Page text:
Jang IK, Zhang J, Chiang YJ, Kole HK, Cronshaw DG, Zou Y, Gu H. Grb2 functions at the top of the T-cell antigen receptor-induced tyrosine kinase cascade to control thymic selection. Proc Natl Acad Sci U S A. 2010;107(23):10620–5.
Sakaguchi N, Takahashi T, Hata H, Nomura T, Tagami T, Yamazaki S, Sakihama T, Matsutani T, Negishi I, Nakatsuru S, Sakaguchi S. Altered thymic T-cell selection due to a mutation of the ZAP-70 gene causes autoimmune arthritis in mice. Nature. 2003;426(6965):454–60.
Fu G, Vallée S, Rybakin V, McGuire MV, Ampudia J, Brockmeyer C, Salek M, Fallen PR, Hoerter JA, Munshi A, Huang YH, Hu J, Fox HS, Sauer K, Acuto O, Gascoigne NR. Themis controls thymocyte selection through regulation of T cell antigen receptor-mediated signaling. Nat Immunol. 2009;10(8):848–56.
Johnson AL, Aravind L, Shulzhenko N, Morgun A, Choi SY, Crockford TL, Lambe T, Domaschenz H, Kucharska EM, Zheng L, Vinuesa CG, Lenardo MJ, Goodnow CC, Cornall RJ, Schwartz RH. Themis is a member of a new metazoan gene family and is required for the completion of thymocyte positive selection. Nat Immunol. 2009;10(8):831–9.
Kakugawa K, Yasuda T, Miura I, Kobayashi A, Fukiage H, Satoh R, Matsuda M, Koseki H, Wakana S, Kawamoto H, Yoshida H. A novel gene essential for the development of single positive thymocytes. Mol Cell Biol. 2009;29(18):5128–35.
Lesourne R, Uehara S, Lee J, Song KD, Li L, Pinkhasov J, Zhang Y, Weng NP, Wildt KF, Wang L, Bosselut R, Love PE. Themis, a T cell-specific protein important for late thymocyte development. Nat Immunol. 2009;10(8):840–7.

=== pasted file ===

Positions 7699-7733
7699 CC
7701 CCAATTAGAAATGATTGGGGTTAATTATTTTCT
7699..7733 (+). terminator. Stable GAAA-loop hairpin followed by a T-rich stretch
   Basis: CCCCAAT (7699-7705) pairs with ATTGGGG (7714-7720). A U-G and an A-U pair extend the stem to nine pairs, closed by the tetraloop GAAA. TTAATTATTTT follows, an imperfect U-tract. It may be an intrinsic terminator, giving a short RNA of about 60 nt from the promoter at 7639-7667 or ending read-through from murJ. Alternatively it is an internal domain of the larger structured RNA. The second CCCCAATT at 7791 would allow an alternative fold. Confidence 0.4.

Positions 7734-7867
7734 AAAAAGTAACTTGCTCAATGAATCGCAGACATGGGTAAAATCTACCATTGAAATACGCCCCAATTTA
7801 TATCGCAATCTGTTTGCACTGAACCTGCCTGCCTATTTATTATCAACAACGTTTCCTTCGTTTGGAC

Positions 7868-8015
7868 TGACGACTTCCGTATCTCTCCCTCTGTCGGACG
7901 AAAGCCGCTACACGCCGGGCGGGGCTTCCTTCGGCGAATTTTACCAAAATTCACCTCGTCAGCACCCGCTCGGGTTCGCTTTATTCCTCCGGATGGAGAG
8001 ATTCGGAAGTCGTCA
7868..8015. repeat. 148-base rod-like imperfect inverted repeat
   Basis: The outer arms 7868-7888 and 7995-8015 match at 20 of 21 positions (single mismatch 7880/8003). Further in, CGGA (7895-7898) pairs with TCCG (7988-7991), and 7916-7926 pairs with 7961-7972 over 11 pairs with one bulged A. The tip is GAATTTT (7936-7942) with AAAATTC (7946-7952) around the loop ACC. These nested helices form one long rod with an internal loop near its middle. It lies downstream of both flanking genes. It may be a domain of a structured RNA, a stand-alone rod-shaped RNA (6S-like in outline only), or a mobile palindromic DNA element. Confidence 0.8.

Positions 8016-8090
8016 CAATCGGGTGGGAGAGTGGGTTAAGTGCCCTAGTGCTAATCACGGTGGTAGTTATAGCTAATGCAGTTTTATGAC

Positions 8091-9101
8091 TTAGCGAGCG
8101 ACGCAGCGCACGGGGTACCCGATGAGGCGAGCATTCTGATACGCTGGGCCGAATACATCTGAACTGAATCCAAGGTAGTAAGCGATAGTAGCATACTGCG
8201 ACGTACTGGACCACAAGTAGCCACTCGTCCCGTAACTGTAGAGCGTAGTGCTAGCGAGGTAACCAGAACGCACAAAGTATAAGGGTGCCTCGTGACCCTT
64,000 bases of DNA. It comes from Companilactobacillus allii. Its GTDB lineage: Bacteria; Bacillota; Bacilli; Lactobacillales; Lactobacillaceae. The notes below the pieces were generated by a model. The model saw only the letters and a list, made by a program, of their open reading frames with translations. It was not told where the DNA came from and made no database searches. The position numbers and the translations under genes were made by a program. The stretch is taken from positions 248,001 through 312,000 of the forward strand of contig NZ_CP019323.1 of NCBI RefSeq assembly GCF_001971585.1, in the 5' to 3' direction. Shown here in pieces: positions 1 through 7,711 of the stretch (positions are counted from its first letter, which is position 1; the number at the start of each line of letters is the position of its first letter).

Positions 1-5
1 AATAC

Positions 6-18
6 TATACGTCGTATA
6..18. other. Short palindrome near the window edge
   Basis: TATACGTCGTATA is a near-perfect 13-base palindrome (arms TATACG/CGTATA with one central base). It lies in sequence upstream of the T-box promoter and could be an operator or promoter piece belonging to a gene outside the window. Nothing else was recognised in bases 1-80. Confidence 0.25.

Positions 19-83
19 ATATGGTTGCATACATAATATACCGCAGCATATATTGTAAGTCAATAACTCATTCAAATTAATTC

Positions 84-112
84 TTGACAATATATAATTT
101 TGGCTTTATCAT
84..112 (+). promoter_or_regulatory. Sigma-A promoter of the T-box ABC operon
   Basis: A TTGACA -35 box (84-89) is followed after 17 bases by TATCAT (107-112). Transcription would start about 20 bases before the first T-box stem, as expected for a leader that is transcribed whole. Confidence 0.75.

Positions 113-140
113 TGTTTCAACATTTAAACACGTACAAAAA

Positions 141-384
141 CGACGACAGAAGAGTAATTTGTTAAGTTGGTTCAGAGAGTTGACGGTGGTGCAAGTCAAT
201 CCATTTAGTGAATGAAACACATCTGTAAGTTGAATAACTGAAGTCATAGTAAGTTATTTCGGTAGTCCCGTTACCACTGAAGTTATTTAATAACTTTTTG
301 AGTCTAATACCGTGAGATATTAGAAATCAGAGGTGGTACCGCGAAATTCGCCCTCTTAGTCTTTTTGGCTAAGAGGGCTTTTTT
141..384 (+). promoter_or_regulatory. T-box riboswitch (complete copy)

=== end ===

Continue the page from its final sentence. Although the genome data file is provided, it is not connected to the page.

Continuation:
Patrick MS, Oda H, Hayakawa K, Sato Y, Eshima K, Kirikae T, Iemura S, Shirai M, Abe T, Natsume T, Sasazuki T, Suzuki H. Gasp, a Grb2-associating protein, is critical for positive selection of thymocytes. Proc Natl Acad Sci U S A. 2009;106(38):16345–50.
Fu G, Casas J, Rigaud S, Rybakin V, Lambolez F, Brzostek J, Hoerter JA, Paster W, Acuto O, Cheroutre H, Sauer K, Gascoigne NR. Themis sets the signal threshold for positive and negative selection in T-cell development. Nature. 2013;504(7480):441–5.
Mehta M, Brzostek J, Chen EW, Tung DWH, Chen S, Sankaran S, Yap J, Rybakin V, Gascoigne NRJ. Themis-associated phosphatase activity controls signaling in T cell development. Proc Natl Acad Sci U S A. 2018;115(48):E11331–E40.
Choi S, Warzecha C, Zvezdova E, Lee J, Argenty J, Lesourne R, Aravind L, Love PE. THEMIS enhances TCR signaling and enables positive selection by selective inhibition of the phosphatase SHP-1. Nat Immunol. 2017;18(4):433–41.
Ishikawa E, Kosako H, Yasuda T, Ohmuraya M, Araki K, Kurosaki T, Saito T, Yamasaki S. Protein kinase D regulates positive selection of CD4. Nat Commun. 2016;7:12756.
Wang D, Zheng M, Lei L, Ji J, Yao Y, Qiu Y, Ma L, Lou J, Ouyang C, Zhang X, He Y, Chi J, Wang L, Kuang Y, Wang J, Cao X, Lu L. Tespa1 is involved in late thymocyte development through the regulation of TCR-mediated signaling. Nat Immunol. 2012;13(6):560–8.
Zou Q, Jin J, Xiao Y, Hu H, Zhou X, Jie Z, Xie X, Li JY, Cheng X, Sun SC. T cell development involves TRAF3IP3-mediated ERK signaling in the Golgi. J Exp Med. 2015;212(8):1323–36.